Jean Alfonse

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Jean Fonteneau dit Alfonse de Saintonge (also spelled Jean Allefonsce) (born 1484 in Saintonge - died December 1544 or 1549 off La Rochelle) was a French navigator, explorer and corsair, prominent in the European age of discovery.

Born Jean Fonteneau, he married a Portuguese woman named Victorine Alfonse (or Victorina Alfonso), hence his nickname "Alfonse". Taking to the sea at age 12, he joined the Portuguese commercial fleets as they sailed past the seven seas to the coasts of Brasil, Western Africa, and around the Cape to Madagascar and Asia. His writings talk of days lasting three months, possibly suggesting he had approached Antarctica. By the 1540s he was a renowned pilot, leading fleets to Africa and the Caribbean and reputed to have never lost a ship. André Thévet mentions a conversation where Alfonse described looting Puerto Rico as a corsair. It was long thought that the Rabelaisian hero Xenomanes was based on Alfonse.

In 1542-43 Alfonse piloted Jean-François de la Roque de Roberval's attempt to colonize Canada on the heels of Jacques Cartier's third voyage there. Alfonse established that one could sail through a passage between Greenland and Labrador.[citation needed] The crew of 200, including prisoners and a few women, spent a harsh winter on the shores of the St. Lawrence River, hit by scurvy and losing a quarter of the colonists before sailing back to France.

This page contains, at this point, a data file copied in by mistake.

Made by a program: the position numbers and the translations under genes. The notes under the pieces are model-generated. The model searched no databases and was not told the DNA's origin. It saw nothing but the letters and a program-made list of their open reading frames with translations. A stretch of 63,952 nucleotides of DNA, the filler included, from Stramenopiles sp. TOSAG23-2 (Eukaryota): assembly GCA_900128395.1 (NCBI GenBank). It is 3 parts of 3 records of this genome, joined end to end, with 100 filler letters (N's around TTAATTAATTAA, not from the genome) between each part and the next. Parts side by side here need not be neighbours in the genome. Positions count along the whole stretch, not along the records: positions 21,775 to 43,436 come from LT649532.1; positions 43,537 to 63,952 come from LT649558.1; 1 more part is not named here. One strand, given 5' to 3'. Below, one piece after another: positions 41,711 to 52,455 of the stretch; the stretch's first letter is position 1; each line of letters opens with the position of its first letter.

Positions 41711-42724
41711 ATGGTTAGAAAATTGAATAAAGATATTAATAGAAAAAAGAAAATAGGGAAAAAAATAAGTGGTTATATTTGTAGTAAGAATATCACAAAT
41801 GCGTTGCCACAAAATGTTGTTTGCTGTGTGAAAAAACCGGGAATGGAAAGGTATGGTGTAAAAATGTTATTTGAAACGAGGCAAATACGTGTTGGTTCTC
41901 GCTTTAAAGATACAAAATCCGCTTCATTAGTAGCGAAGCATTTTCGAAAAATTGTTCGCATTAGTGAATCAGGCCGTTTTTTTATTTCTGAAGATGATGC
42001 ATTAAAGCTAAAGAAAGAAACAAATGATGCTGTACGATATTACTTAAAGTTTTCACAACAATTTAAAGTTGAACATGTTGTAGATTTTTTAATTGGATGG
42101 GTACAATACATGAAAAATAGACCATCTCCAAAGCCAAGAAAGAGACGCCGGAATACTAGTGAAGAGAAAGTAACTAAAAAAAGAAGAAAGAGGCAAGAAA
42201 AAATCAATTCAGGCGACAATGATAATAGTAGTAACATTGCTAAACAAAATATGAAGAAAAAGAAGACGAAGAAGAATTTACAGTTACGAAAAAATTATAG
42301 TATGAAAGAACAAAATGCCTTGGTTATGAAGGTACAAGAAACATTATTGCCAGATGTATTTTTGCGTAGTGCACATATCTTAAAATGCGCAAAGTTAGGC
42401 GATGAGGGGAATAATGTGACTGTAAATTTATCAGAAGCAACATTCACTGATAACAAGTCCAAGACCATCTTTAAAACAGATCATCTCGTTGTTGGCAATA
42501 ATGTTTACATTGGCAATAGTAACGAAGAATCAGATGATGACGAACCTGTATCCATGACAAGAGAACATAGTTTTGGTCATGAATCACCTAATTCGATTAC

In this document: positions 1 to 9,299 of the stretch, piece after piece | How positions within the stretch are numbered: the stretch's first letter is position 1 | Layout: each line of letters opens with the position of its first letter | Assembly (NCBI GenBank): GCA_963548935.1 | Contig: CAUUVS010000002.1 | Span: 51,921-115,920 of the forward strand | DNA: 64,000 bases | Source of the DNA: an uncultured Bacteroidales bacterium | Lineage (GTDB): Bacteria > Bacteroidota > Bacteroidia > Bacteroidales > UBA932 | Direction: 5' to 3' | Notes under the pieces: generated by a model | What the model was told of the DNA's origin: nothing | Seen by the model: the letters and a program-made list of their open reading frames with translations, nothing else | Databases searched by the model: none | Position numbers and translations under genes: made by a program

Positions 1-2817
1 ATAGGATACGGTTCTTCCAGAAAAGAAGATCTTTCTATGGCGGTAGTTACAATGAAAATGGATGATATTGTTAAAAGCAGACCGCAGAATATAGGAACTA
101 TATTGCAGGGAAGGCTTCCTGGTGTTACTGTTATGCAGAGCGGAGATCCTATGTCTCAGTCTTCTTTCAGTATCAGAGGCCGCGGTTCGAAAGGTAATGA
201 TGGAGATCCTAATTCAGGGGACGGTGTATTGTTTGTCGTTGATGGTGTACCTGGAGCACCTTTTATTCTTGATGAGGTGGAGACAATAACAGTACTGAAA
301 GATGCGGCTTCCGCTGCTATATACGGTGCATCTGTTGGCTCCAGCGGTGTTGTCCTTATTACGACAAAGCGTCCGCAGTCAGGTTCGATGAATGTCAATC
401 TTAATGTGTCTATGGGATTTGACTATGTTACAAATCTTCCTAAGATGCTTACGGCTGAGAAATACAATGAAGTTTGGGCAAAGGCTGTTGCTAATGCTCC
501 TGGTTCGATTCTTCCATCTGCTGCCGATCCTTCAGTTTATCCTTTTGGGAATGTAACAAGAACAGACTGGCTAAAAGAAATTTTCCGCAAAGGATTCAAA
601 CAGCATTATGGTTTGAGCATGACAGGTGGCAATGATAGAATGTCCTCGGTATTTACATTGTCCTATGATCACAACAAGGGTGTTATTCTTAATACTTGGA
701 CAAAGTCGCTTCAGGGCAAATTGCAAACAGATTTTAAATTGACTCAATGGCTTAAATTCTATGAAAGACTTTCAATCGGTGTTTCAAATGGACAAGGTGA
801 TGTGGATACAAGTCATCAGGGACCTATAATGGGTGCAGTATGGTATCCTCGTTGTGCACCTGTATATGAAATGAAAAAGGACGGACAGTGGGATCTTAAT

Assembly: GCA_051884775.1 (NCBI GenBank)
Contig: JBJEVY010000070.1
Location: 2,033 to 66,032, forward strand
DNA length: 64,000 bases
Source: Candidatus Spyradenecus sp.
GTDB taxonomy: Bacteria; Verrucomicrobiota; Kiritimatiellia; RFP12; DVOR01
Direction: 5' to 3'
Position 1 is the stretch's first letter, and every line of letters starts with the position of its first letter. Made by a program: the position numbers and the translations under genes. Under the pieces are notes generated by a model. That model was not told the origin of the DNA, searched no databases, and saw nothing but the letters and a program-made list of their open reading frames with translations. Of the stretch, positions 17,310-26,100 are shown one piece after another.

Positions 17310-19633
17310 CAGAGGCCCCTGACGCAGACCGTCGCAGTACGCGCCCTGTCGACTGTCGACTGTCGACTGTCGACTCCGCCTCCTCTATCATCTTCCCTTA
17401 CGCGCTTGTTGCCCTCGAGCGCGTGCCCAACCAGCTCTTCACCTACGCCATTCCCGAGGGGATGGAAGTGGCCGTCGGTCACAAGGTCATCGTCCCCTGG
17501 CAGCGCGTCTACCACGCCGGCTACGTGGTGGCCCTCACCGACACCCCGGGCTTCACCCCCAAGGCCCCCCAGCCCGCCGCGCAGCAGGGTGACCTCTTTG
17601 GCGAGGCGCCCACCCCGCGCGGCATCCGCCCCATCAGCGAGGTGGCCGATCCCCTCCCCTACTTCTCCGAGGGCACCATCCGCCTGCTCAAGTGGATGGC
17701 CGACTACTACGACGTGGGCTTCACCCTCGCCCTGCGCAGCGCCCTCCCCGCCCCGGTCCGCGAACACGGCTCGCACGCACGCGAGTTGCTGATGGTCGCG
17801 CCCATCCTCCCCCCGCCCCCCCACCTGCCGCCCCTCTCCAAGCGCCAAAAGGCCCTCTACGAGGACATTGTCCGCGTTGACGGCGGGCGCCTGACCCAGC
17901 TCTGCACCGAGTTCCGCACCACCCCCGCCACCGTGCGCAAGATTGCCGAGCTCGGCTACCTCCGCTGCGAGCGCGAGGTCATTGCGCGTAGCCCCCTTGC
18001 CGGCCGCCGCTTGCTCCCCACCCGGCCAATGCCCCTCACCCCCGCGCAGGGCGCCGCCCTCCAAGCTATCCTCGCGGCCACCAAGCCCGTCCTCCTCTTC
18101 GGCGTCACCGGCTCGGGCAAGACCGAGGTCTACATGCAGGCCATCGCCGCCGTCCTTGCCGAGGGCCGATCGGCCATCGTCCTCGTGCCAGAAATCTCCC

In late 1544, Alfonse left La Rochelle with a small fleet and disrupted Basque shipping, while the treaty of Crépy had just been signed between France and Spain. A Spanish fleet led by Pedro Menéndez de Avilés caught up to him as he was getting back to La Rochelle and killed him at sea. Some sources say this fatal encounter occurred in 1549.[1]

His writings were published as Les voyages avantureux du Capitaine Ian Alfonce (1559), the Rutter of Jean Alphonse (1600) and La cosmographie avec l’espère et régime du soleil du nord par Jean Fonteneau dit Alfonse de Saintonge, capitaine-pilote de François Ier (1904). In them he describes the various places and peoples he and others have seen, many of them for the first time in print (such as Gaspé, the Beothuk, Saint-Pierre Island, the jewels of Madagascar, a continent south of Java) and provides navigational instructions on how to get there.

References[edit]

  1. ^ Philip P. Boucher, France and the American tropics to 1700, JHU Press, 2008, p. 49.
  • Charles de la Roncière, Histoire de la marine française, tome 3, Les guerres d'Italie: liberté des mers. Paris, Plon, 1906. p. 222-333.
  • Marcel Trudel, Histoire de la Nouvelle-France, vol. 1, Les vaines tentatives. Montréal and Paris, Fides, 1963, p. 157-175.

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